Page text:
Franke: Loyally Opposing Biden

February 3, 2021

by Mark Franke

This is an excellent opportunity for the Republicans in Congress to assume the role of the loyal opposition, as that term is understood in Britain and elsewhere in the Anglosphere.

The term was first invoked by a minority Member of Parliament in 1826 to establish that opposition to government legislation did not imply disloyalty to the Crown. Instead, it reaffirmed the minority’s allegiance to the monarch and the nation even as it worked to defeat the majority party’s program.

“The opposition performs an adversarial function critical to democracy itself. Governments have no right to question the loyalty of those who oppose them. Adversaries remain citizens of the same state, common subjects of the same sovereign, servants of the same law.” These words were spoken by a Canadian parliamentarian during a Stanford University speech in 2012 to explain the concept of loyal opposition as used throughout the Commonwealth of Nations.

We don’t have a sovereign in the United States, at least not in the British sense, but we have a written Constitution with a Bill of Rights to which we pledge allegiance symbolically through the flag. That document and the principles it enshrines stand in the place of a crowned head for us.

So how should Congressional Republicans serve in this role the next two years? Perhaps triage is a good metaphor for their approach.

First and foremost, some initiatives of the Biden administration and Democrat majority will be so egregiously anti-liberty that they must be vigorously opposed on principle. I am speaking here of blatant attempts to restrict First Amendment rights of assembly, speech and worship. The category also includes poorly disguised attacks on the Constitution and its standards for government action and restrictions on those actions. Court-packing schemes and other attempts to fundamentally change the independence of the judiciary fall here.

Then there will be dangerous assaults on the nation’s prospects for economic well-being. Confiscatory tax increases, interference in freely functioning markets, unfair advantages given to favored industries and worker groups are examples of this kind of legislation. Here is where parliamentary tools can be used to delay and defeat these bills. 

A third category holds everything else. A lot of bad legislation can come out of Congress which does not violate the Constitution or completely hamstring the economy. These laws begin as appeals to emotionalism and Americans’ heartfelt desire to help others, but almost never allow for dispassionate discussion of their negative ramifications in the rush to get them passed. After all, the one law Congress consistently passes is the Law of Unintended Consequences.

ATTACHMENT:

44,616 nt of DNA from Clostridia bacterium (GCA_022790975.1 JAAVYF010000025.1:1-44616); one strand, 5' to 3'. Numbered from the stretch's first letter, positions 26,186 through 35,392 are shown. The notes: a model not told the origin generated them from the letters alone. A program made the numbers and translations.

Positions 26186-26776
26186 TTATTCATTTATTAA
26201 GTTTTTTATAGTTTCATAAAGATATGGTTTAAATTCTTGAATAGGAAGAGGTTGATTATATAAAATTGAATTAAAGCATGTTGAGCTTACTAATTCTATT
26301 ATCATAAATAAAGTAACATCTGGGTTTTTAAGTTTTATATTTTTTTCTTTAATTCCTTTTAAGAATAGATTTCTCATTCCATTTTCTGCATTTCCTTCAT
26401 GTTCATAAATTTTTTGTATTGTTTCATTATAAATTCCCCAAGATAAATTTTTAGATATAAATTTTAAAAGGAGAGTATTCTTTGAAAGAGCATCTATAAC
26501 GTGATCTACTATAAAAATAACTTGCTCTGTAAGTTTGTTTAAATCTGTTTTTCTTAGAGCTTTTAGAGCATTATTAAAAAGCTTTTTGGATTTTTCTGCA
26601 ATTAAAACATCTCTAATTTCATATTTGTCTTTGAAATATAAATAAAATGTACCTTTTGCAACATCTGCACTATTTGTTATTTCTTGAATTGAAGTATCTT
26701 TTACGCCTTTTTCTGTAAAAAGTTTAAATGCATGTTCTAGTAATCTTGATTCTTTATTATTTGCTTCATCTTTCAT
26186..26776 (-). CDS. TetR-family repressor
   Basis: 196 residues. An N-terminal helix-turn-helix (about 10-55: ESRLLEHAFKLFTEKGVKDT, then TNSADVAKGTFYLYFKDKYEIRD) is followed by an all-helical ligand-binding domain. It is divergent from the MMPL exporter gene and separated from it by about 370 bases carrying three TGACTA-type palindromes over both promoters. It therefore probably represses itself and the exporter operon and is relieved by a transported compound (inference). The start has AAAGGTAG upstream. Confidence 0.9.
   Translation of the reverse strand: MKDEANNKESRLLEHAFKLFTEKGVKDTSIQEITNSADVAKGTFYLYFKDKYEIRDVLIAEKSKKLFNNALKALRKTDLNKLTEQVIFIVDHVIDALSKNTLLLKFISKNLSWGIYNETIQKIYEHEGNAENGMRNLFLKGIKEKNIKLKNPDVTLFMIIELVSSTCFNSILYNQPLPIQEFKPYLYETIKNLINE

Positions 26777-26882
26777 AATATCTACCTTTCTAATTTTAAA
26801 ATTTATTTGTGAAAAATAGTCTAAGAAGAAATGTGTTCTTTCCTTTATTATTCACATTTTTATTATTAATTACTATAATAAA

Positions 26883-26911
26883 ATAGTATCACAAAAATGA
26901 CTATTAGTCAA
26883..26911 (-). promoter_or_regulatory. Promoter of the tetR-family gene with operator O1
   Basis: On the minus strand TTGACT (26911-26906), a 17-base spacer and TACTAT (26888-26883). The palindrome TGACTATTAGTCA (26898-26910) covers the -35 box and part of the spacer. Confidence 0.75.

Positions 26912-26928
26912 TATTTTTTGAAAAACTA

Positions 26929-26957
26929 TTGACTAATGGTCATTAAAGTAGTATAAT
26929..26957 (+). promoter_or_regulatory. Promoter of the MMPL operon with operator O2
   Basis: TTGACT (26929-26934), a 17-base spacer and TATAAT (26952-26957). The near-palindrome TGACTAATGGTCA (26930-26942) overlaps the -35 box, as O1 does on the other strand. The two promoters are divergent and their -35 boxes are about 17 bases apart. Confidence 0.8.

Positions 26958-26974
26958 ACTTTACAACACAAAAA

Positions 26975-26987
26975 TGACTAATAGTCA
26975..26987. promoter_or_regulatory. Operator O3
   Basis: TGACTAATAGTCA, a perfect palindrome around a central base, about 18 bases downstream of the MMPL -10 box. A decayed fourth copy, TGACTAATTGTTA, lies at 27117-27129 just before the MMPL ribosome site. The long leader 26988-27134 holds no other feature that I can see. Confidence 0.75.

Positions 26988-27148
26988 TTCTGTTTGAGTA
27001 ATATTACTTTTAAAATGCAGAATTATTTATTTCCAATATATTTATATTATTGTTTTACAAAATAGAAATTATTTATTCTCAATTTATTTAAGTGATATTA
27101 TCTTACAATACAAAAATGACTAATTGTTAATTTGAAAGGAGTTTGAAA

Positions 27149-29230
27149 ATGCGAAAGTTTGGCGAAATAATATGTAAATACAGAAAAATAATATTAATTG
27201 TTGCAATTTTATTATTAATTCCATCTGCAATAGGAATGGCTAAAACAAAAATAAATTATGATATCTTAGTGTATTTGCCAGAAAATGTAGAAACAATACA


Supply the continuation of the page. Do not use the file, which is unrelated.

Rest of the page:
I would also include in this third category “Christmas tree” bills that seem to get introduced to address every real and imagined crisis. Congress just can’t help itself from adding everything every majority member wants in these 1,000-page-plus monstrosities, too often written only the night before the vote. “We have to pass the bill so you can read what is in it” is the way Nancy Pelosi described this technique when forcing through the Affordable Care Act. Statements like that sure build confidence in our government, don’t they?

Even a minority party can take advantage of parliamentary procedure and special rules to hold the majority in check. The 60-vote requirement to advance legislation in the Senate is one such. Hard-nosed negotiation with the moderates on the majority side of the aisle can minimize the damage even when unable to defeat a bill outright.

This is an opportunity for the Republican Party to demonstrate to the electorate that it has a coherent agenda for governance, one that offers more fairness and greater hope than that of an increasingly radical Democratic manifesto.

This is where the Republicans can show their dedication to the nation with a clear vision of what we might be, and a goal for the minority party other than simply taking power for power’s sake. Do they have a clear and unified message that will keep their caucus together and gain support across the country? If so, I certainly would like to hear it.

This approach worked for Ronald Reagan in dealing with the House Democrat leadership. Reagan knew how and when to give in gracefully while holding the line on his political principles. An 80 percent legislative victory is certainly better than none at all. Incrementalism is a useful term to describe this approach to advancing an agenda one step at a time. Perfect can be the enemy of good when speaking of Washington D.C.

This is my advice to the Republicans, for what it is worth. If Biden and the Democrats instead choose to pursue a “winner take all” policy of engagement, then that’s their lookout . . . in 2022 if not before.

Mark Franke, an adjunct scholar of the Indiana Policy Review, is formerly associate vice chancellor at Indiana University-Purdue University Fort Wayne.


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